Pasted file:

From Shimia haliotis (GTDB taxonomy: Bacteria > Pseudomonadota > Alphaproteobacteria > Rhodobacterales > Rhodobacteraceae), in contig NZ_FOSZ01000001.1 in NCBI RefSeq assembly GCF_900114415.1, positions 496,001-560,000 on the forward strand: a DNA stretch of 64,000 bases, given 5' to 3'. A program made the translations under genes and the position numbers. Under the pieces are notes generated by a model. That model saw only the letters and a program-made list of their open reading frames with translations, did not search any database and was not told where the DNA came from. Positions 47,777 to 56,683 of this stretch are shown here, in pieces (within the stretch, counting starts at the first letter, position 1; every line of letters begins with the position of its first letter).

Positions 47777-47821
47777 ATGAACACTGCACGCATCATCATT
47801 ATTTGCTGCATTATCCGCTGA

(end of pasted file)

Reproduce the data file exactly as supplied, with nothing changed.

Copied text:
From Shimia haliotis (GTDB taxonomy: Bacteria > Pseudomonadota > Alphaproteobacteria > Rhodobacterales > Rhodobacteraceae), in contig NZ_FOSZ01000001.1 in NCBI RefSeq assembly GCF_900114415.1, positions 496,001-560,000 on the forward strand: a DNA stretch of 64,000 bases, given 5' to 3'. A program made the translations under genes and the position numbers. Under the pieces are notes generated by a model. That model saw only the letters and a program-made list of their open reading frames with translations, did not search any database and was not told where the DNA came from. Positions 47,777 to 56,683 of this stretch are shown here, in pieces (within the stretch, counting starts at the first letter, position 1; every line of letters begins with the position of its first letter).

Positions 47777-47821
47777 ATGAACACTGCACGCATCATCATT
47801 ATTTGCTGCATTATCCGCTGA